Maurice Schellekes wrote a brief report in Israel in 1981, almost 40 years after his claimed experiences at Auschwitz, hence inevitably contaminated with elements picked up during those decades. He even mentioned that events at Auschwitz have been described “in so many papers and books” that they need not be repeated. His motivation to write something anyhow was his feeling that he had to defend himself against arguments proffered by Holocaust skeptics. He referred specifically to Thies Christophersen’s brochure The Auschwitz Lie. However, Schellekes’s text is so superficial and full of platitudes that it is worthless as a historical source. He insisted that he saw everything that was going on, but he described things as if he knew nothing specific about them.
He wrote that, from mid-August 1942, he was assigned to the Sonderkommando and had the ghastly task of burying thousands of corpses in mass graves, allegedly victims of mass gassings. However, at that time, the typhus epidemic at Auschwitz and Birkenau reached its peak, with many hundreds of victims daily, most of whom were initially buried in mass graves due to a lack of cremation capacity. The situation was so out of control that creating additional corpses by mass murder would have been logistically impossible in the late summer and fall of 1942, so this can safely be ruled out. Hence, what Schellekes describes is, if true, probably related to the burial of typhus victims. Burying hundreds and thousands of dead bodies was surely a horrific task, no matter how the victims had died. This much must be granted him.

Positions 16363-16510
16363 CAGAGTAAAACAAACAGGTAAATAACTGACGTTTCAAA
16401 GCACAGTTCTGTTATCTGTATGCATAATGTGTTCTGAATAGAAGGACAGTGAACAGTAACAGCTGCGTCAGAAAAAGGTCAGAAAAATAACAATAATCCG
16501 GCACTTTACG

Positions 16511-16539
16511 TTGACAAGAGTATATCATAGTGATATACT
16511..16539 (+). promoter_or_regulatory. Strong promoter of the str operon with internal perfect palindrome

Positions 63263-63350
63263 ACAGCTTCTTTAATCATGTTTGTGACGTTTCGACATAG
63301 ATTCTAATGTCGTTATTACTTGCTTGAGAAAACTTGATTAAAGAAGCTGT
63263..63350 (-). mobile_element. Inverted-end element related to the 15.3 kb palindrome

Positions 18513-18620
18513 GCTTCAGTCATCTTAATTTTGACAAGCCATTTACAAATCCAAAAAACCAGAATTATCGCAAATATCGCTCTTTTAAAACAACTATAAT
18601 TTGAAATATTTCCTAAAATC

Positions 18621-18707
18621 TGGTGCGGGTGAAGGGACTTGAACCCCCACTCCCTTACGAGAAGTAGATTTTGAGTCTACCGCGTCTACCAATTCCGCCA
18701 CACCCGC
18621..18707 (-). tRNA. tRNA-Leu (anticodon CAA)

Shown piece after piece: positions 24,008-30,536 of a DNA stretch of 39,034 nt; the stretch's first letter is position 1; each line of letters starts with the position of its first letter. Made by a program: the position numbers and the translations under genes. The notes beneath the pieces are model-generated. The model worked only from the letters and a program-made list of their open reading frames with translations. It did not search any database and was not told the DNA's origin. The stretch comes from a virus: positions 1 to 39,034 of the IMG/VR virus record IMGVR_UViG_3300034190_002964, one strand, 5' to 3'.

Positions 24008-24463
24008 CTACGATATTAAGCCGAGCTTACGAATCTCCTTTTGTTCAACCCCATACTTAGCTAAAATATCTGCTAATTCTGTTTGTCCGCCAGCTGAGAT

After a month of this work, his Sonderkommando assignment ended – probably because from late September 1942, corpses were no longer buried, because they threatened to poison the drinking water. They were burned on pyres instead. Schellekes, however, didn’t know that context. He then underwent his next selection. As a carrier of the holiest of all of the Third Reich’s secret, we would expect him to have been killed, but instead he was allowed for the rest of his time in Auschwitz to be a normal inmate with normal work assignments at the Main Camp and in Birkenau, where he was able and allowed to spread his knowledge among hundreds and thousands of his co-inmates, obviously because his German captors knew that there was nothing secret or problematic about his knowledge.
Demonstrating typical Jewish chutzpah, Schelleckes ended his text by admonishing Holocaust skeptics: “How dare they!” But of course, the same could be said, with vastly greater force, of the hundreds of false and lying Holocaust witnesses.
(For more details, see Mattogno 2022e, pp. 176-179.)